1. What is the comparative effectiveness of newer drugs for insomnia in treating patients with insomnia?
  2. What are the comparative tolerability and safety of newer drugs for insomnia when used to treat patients with insomnia?
  3. Are there subgroups of patients for which one newer drug for insomnia is more effective or associated with fewer adverse events based on
    1. demographics (age, racial groups, and gender)?
    2. other medications (for example, stimulants)?
    3. co-morbidities (including obstructive sleep apnea and other mental disorders)?
    4. pregnancy?
    5. history of substance abuse?

Included populations

Adults and children with insomnia of any duration, including the following DSM-IV-TR diagnoses:

  • Primary insomnia
  • Breathing-related sleep disorder (for example, obstructive sleep apnea)
  • Insomnia related to another mental disorder
  • Substance-induced sleep disorder, insomnia type
  • Sleep disorder due to a general medical condition, insomnia type

Included interventions

Six nonbenzodiazepine drugs for insomnia have been introduced since 1992 (Table 1). Five are available in the US (eszopiclone, ramelteon, zaleplon, zolpidem, and zolpidem extended release) and two in Canada and other countries (zaleplon and zopiclone).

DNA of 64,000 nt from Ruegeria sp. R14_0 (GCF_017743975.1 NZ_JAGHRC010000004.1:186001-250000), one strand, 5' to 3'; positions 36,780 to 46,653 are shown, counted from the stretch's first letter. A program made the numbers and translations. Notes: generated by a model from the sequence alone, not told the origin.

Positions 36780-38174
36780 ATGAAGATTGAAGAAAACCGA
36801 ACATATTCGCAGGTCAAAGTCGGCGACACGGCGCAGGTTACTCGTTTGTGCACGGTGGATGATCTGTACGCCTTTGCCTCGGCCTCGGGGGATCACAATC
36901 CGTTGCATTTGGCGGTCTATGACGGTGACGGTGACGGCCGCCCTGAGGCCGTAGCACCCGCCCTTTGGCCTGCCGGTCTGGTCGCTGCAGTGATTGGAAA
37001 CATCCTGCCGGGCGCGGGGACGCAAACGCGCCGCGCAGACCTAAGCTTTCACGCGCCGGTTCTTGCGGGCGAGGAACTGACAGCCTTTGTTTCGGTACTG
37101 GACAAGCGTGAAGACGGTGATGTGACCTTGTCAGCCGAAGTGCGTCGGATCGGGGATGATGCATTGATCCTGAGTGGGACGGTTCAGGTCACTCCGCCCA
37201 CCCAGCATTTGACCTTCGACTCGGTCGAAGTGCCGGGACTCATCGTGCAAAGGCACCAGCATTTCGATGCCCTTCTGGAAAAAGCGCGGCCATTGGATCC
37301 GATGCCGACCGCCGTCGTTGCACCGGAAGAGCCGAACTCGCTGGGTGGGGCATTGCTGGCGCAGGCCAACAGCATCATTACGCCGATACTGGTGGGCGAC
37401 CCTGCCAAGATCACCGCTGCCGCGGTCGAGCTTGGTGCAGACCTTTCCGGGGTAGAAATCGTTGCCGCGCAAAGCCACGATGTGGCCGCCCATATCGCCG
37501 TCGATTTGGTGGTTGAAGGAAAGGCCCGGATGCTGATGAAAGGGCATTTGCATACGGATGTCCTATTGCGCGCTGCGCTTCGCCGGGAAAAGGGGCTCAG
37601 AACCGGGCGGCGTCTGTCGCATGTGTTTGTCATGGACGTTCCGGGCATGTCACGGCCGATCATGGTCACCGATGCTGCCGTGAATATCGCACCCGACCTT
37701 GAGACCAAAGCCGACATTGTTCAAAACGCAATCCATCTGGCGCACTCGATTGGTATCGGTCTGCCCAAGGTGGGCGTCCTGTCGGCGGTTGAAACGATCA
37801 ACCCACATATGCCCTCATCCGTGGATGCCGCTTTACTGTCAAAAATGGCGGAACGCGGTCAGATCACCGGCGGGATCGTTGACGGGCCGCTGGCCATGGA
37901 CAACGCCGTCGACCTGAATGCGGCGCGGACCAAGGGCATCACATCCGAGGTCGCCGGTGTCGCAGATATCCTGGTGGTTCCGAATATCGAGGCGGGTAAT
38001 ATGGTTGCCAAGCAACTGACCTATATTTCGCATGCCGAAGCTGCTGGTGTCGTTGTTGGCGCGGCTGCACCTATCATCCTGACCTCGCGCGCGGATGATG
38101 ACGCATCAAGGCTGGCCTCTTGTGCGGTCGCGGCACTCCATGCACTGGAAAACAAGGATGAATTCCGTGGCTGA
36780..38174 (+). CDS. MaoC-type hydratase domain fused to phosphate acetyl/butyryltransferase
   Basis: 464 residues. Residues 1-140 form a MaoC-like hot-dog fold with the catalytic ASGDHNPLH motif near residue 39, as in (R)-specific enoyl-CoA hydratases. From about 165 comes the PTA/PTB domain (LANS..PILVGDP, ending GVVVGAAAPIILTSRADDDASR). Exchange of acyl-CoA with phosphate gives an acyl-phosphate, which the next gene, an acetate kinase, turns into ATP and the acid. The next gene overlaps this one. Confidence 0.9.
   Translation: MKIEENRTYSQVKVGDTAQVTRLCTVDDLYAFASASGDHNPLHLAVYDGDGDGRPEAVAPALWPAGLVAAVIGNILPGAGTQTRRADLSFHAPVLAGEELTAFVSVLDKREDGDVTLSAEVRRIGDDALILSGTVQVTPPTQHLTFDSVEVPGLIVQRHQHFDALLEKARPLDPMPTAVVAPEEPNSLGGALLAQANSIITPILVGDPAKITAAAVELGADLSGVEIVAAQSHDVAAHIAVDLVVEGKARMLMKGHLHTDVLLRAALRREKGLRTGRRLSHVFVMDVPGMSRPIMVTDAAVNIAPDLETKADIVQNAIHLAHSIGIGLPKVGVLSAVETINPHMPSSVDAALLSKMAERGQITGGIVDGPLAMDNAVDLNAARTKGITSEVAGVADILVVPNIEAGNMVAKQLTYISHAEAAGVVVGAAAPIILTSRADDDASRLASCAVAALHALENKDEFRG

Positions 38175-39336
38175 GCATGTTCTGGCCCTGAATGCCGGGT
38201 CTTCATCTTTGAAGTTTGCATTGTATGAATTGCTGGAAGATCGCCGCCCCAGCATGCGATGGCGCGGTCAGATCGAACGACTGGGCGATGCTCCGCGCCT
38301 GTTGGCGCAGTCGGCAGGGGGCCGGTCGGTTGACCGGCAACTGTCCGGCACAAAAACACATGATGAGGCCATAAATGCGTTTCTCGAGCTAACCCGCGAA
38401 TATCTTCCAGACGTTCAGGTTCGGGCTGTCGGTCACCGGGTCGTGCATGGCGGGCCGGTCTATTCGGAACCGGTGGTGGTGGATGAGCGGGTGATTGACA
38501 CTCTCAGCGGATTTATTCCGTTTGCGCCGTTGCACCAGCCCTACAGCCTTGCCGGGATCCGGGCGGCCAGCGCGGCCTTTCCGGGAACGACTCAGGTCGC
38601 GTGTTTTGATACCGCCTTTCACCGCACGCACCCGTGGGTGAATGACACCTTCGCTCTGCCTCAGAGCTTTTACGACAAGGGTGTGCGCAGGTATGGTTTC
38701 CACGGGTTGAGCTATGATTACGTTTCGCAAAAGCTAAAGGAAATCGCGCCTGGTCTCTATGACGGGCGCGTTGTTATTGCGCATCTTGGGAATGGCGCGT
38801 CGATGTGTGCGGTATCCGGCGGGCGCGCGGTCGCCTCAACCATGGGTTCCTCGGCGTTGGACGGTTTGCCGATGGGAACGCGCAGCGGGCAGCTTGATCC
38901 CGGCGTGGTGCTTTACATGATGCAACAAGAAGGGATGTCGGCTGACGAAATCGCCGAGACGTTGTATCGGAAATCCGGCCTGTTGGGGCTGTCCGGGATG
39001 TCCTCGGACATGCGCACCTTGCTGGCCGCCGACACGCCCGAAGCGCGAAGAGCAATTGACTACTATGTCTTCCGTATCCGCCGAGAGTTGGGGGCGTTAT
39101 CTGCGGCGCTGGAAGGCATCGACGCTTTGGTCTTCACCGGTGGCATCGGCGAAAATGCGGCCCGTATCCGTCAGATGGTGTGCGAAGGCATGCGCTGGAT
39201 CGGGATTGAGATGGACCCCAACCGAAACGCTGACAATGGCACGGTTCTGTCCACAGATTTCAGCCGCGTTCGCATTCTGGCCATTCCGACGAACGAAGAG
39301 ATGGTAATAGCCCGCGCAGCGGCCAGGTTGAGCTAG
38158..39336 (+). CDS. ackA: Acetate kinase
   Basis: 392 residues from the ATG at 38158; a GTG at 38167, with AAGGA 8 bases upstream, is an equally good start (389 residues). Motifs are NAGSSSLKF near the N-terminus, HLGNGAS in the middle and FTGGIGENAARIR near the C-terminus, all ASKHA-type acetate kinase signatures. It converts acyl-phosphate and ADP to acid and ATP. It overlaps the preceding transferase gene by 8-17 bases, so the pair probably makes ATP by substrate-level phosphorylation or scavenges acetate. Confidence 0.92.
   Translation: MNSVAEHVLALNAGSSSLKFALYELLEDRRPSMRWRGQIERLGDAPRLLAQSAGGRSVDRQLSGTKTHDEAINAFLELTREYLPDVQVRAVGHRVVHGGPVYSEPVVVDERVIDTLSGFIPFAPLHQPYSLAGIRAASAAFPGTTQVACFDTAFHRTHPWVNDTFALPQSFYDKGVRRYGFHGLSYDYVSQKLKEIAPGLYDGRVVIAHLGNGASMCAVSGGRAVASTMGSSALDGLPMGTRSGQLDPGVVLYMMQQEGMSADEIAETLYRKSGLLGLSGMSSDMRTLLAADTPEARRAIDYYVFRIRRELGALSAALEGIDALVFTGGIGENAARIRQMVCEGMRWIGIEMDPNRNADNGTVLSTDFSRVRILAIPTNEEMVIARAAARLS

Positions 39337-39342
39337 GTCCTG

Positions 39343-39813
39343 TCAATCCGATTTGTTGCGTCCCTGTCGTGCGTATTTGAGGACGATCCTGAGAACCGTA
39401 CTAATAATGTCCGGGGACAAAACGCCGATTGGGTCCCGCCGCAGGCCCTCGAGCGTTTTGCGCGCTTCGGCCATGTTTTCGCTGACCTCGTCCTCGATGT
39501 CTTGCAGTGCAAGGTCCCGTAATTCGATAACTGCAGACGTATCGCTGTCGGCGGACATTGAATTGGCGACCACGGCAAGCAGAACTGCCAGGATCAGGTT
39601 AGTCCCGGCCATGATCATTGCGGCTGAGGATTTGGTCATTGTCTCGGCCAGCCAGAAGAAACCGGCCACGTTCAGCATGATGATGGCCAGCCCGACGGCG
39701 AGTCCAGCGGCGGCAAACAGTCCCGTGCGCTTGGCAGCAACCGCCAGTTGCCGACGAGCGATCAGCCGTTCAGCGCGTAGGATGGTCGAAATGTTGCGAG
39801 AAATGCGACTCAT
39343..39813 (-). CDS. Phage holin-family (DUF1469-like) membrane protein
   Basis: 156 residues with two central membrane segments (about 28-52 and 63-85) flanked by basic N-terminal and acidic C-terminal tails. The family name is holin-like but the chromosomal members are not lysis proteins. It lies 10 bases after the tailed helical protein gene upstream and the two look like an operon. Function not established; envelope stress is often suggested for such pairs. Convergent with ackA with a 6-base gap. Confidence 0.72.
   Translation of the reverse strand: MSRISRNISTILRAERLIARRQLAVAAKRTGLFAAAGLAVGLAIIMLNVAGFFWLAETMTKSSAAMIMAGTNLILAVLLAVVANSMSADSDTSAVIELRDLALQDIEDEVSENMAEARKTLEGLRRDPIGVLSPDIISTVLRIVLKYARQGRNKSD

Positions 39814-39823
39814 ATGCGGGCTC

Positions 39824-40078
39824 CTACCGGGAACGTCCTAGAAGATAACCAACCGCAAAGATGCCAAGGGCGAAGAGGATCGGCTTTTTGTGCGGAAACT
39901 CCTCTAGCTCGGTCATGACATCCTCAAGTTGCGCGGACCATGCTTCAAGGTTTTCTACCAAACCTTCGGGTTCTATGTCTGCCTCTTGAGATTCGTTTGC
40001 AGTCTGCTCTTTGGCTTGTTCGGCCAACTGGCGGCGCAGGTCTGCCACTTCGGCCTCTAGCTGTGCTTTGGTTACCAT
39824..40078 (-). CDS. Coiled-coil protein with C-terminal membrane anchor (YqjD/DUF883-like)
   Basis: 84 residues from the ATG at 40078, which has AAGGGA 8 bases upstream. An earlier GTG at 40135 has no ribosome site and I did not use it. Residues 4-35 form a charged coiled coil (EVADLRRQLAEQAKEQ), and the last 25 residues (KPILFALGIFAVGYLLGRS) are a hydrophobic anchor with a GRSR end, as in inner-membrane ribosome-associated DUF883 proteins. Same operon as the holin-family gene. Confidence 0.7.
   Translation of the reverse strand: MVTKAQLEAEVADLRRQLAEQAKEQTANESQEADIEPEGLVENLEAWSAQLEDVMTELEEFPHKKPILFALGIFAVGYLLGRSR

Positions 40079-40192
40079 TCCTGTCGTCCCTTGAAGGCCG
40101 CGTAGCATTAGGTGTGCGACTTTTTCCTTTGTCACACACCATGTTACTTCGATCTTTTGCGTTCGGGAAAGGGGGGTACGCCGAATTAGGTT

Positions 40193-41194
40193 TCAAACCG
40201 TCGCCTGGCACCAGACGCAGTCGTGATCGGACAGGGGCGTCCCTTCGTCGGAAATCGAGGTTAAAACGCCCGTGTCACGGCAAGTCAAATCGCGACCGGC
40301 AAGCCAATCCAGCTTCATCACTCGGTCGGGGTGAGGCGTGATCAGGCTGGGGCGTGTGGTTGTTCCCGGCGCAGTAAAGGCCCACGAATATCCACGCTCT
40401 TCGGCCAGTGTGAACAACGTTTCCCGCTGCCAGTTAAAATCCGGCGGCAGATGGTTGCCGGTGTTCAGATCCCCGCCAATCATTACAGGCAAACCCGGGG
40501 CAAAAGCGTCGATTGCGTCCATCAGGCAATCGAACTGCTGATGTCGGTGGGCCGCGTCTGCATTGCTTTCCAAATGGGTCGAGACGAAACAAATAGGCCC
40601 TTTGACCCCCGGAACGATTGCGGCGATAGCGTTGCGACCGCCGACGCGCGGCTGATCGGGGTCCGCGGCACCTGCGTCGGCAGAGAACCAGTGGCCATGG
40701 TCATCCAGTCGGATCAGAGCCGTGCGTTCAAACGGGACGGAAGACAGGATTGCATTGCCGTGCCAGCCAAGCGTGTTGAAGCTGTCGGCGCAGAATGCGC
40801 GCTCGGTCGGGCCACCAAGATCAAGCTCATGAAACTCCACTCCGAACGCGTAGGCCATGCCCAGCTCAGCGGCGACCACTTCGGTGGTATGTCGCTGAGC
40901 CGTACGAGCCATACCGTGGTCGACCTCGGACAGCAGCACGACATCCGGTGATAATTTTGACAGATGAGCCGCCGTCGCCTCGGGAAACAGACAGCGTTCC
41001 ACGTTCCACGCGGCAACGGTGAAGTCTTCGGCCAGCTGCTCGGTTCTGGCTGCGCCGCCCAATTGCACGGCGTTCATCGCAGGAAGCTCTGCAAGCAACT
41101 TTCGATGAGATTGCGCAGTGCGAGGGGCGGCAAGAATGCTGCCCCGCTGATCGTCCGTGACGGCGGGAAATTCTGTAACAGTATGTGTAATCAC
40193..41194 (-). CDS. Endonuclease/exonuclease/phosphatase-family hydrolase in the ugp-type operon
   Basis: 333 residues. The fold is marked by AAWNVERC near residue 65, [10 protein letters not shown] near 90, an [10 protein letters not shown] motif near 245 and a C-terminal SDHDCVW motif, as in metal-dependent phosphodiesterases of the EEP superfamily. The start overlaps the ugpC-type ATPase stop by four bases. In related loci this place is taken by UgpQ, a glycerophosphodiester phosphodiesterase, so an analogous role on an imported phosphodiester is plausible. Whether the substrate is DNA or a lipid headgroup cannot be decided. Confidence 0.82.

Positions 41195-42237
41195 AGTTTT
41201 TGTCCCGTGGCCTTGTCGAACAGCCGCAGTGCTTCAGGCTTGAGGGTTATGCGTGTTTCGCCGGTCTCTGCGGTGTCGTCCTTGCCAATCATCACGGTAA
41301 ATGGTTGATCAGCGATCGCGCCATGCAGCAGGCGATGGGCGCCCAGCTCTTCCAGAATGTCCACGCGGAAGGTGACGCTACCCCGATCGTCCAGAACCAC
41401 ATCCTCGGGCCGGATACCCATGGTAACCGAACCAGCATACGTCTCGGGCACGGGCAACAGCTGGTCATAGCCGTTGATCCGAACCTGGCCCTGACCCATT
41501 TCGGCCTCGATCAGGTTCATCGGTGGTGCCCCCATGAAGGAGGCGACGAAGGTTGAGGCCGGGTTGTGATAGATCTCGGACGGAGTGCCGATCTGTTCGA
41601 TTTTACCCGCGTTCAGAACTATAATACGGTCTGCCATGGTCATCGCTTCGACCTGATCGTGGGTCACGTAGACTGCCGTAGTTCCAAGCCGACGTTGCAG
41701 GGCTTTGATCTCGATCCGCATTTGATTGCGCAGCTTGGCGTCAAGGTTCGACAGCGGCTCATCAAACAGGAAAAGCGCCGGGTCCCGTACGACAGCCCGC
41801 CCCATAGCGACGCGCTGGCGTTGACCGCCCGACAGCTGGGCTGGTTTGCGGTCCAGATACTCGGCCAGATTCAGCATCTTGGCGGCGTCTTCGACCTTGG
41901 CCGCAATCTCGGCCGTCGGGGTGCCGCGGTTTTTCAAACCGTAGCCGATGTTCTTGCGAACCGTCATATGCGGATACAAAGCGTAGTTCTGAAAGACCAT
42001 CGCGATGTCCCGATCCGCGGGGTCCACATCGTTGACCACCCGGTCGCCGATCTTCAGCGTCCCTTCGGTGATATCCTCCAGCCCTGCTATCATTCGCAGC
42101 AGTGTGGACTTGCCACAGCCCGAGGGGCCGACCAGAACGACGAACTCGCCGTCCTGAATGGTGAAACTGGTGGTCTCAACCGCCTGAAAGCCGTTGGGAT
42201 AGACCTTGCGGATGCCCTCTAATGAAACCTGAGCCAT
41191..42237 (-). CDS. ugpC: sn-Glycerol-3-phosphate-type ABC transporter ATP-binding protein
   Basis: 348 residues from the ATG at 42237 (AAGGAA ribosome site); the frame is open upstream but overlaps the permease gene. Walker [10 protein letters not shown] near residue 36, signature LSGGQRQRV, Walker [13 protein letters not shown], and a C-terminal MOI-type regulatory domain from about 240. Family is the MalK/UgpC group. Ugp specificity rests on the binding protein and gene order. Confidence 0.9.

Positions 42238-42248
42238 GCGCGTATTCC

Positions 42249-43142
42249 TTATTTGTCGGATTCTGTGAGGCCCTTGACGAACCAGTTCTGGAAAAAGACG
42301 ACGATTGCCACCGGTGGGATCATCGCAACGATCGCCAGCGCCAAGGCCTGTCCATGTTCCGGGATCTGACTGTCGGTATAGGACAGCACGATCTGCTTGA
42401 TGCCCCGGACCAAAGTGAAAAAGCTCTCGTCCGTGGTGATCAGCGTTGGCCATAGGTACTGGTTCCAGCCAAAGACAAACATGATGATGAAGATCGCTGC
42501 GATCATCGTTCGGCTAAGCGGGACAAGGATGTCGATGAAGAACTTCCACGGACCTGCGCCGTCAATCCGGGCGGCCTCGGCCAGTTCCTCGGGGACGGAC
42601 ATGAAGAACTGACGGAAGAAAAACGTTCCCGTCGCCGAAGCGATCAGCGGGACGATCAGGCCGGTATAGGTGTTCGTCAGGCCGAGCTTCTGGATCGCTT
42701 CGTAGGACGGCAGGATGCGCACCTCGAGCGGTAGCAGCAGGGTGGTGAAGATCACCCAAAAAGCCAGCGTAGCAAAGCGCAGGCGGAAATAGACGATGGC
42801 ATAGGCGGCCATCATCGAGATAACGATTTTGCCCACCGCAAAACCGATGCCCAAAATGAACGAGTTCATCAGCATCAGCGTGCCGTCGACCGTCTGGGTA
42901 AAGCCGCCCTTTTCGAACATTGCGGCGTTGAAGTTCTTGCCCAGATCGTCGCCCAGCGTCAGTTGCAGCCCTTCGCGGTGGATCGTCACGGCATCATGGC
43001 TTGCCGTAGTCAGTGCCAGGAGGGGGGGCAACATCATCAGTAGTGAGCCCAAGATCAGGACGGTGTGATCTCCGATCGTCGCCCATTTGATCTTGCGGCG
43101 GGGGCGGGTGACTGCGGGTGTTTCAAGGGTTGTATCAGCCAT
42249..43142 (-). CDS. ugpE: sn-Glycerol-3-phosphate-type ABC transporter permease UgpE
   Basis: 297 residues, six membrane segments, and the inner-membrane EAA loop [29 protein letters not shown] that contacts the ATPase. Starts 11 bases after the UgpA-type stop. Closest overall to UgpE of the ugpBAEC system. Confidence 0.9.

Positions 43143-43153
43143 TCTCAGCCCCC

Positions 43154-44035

The recommended starting dose in older adults is half the recommended adult dose for all of these drugs except ramelteon because of the theoretical risk of increased adverse events such as somnolence. This is generally based on increased bioavailability observed in older adults.

Included outcomes

Improvement in insomnia is measured in several ways. Effectiveness outcomes include sleep latency, sleep duration, number of awakenings, sleep quality, daytime alertness, rebound insomnia, and quality of life. Safety outcomes include tolerance, adverse effects, abuse potential, withdrawal symptoms, and dependency.

Sleep latency is the time taken by a person to fall asleep. Sleep duration is the time a person remains asleep. The number of awakenings during the night is often measured in insomnia trials. A measure used in some studies is wake time after sleep onset (WASO). This is the total time that a person is awake between sleep onset and final waking.

These outcomes can be measured subjectively (for example, using patient sleep diaries), or objectively, using polysomnography, the testing of sleep cycles and stages through the use of continuous recordings of brain waves and other measures in a sleep laboratory. Most studies report subjective outcomes. While objective measures may give a more accurate indication of sleep duration and other outcomes, subjective outcomes may be more important to patients.

Sleep quality is usually measured by patient questionnaire using a Likert or visual analog scale (for example, 0=poor to 10=excellent). Similarly, daytime alertness and other next-day effects are usually measured by patient self-report.

Rebound insomnia is worsening of insomnia from baseline (prior to pharmacotherapy) when treatment is discontinued. Rebound insomnia can be determined through any of the outcomes listed earlier.

Quality of life includes influence upon physical, psychological, and social aspects of the patient.